The Japanese community in Atlanta this Friday is set to unveil the newly built bell tower to house the Peace Bell given to the Carter Center by the Consulate General of Japan during the 1980s.
Meant to be melted down for ammunition during World War II, the bell somehow emerged unscathed, made its way to a British collector and then across the pond before being purchased as a gift for President Jimmy Carter to signify the close ties between Georgia and Japan.
Cast in 1820 and weighing in at 550 pounds, the bell originally hung in the Shoganji Zen Buddhist temple in Konu, Miyoshi City in Hiroshima Prefecture. It has been sitting in the foyer of the global health and peace-building nonprofit in Atlanta for more than 30 years.
Last year, a group of partners led by the Japan-America Society of Georgia initiated an effort to raise more than $300,000 for a traditional bell tower to house the bell on the Carter Center grounds.
A groundbreaking ceremony complete with a blessing by Buddhist priests was held in July to mark the beginning of site work that paved the way for Konu carpenters to construct the tower using traditional methods. The wood, milled from pines felled locally in Konu, was in a shipping container en route to the Carter Center at the time. Carpenters built the tower during a visit to Atlanta Aug. 2-19, completing the work in time for the Sept. 30 grand opening.
Envisioned as a symbol of peace and friendship, the bell becomes a new focal point at the Carter Center near the roundabout with flags fronting the Jimmy Carter Presidential Library. The bell can be tolled by visitors, providing an audible reminder for passersby of the how peace can resonate through the generations with the right investment in international friendships.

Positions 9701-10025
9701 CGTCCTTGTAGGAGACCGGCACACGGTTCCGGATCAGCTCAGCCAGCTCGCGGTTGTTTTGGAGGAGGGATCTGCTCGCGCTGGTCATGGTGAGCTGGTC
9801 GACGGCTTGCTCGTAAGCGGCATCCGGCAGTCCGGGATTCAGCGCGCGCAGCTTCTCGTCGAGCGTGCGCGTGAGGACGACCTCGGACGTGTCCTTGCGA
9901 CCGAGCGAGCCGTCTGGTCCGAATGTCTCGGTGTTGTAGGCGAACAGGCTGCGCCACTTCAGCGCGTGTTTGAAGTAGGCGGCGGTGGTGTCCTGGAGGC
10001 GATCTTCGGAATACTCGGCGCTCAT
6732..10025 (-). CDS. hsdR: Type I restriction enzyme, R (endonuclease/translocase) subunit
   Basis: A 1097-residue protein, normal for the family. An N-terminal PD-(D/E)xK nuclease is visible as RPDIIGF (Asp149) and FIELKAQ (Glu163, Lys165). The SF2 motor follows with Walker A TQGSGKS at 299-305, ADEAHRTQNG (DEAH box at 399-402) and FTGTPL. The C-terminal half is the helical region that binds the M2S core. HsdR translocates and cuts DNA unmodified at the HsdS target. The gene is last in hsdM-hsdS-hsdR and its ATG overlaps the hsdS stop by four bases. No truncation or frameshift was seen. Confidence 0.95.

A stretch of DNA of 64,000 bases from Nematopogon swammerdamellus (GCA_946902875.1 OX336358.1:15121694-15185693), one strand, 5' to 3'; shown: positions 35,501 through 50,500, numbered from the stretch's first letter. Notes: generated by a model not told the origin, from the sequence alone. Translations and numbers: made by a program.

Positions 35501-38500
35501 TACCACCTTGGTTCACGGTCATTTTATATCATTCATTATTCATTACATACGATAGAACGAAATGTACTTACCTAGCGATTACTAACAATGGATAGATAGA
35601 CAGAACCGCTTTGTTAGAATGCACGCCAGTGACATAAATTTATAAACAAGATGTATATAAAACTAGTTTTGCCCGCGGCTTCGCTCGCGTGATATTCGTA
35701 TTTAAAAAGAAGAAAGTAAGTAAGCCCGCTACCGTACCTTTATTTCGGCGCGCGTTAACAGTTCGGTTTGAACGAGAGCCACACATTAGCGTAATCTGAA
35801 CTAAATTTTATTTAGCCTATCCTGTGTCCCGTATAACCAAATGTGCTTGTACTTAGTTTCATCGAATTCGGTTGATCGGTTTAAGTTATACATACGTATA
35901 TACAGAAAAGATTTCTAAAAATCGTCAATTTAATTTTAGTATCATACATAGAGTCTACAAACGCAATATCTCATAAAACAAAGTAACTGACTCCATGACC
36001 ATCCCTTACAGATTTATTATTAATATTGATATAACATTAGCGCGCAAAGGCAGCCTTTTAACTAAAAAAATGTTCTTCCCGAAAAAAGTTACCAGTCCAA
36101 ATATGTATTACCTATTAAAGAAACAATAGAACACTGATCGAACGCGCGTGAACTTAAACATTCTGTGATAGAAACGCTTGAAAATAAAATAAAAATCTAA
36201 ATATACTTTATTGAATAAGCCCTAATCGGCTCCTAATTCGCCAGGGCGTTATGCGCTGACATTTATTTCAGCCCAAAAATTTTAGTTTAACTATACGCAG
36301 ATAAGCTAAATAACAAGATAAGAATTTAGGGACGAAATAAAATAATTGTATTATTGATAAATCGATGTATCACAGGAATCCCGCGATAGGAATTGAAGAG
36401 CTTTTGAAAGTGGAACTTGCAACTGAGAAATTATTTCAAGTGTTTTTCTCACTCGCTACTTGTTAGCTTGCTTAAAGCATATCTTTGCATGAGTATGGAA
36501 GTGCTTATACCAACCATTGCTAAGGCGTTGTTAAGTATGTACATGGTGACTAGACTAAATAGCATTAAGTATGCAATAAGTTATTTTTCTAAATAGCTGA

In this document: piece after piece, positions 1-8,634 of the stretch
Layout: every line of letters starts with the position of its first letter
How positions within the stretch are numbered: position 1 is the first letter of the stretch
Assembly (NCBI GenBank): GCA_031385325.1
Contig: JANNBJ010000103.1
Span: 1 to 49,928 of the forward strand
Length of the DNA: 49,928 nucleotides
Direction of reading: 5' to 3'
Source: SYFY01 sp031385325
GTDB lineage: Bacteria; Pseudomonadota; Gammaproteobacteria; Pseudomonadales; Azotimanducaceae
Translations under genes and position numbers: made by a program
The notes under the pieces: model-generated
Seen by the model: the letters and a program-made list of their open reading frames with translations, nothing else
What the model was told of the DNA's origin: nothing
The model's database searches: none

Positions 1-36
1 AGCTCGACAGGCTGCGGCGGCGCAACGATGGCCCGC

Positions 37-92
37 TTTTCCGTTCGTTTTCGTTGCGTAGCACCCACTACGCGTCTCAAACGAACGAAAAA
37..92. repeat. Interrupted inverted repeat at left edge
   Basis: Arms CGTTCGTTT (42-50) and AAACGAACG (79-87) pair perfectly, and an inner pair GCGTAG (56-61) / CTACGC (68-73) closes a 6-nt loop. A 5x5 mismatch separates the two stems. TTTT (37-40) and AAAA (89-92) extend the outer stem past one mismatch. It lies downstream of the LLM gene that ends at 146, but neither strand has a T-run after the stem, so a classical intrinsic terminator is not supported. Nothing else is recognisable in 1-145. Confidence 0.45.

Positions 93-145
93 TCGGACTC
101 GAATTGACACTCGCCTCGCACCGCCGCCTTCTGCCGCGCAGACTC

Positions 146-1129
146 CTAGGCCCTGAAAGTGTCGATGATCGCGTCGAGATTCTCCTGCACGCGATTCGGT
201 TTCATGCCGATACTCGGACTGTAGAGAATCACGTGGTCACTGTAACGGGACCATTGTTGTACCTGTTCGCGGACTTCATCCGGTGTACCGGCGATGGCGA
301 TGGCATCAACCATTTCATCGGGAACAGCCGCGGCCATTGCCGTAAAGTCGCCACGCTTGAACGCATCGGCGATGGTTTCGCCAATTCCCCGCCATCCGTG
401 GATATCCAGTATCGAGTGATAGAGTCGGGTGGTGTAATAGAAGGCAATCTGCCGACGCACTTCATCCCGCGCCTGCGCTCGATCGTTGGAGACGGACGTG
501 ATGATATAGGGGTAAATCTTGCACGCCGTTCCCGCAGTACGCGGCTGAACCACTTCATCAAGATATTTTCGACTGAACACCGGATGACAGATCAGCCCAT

Long before 2022, the bell has created many occasions for intercultural exchange, with President Carter visiting the Shoganji temple in 1990 to commemorate the installation of the Friendship Bell, a replica of the original. The Carter connections led to Miyoshi city becoming a sister city with Americus, Ga., just up the road from Mr. Carter’s hometown of Plains. Miyoshi is now home to the Jimmy Carter Civic Center. Miyoshi Mayor Satoshi Fukuoka is scheduled to take a ceremonial picture with Americus Mayor Lee Kinnamon during the opening ceremony.
The ceremony begins at 4 p.m. and is open to the public. It will include a ceremonial bell ringing by the chief priest of the Shoganji Temple and a member of the Soto Zen Buddhist sect in North America. The event will be followed by a reception and Zen Buddhist experience at the Carter Library.
Learn more about the groundbreaking and the story behind the tower here:
Watch a video of the construction of the tower — from the tree’s harvesting to the final installation — here: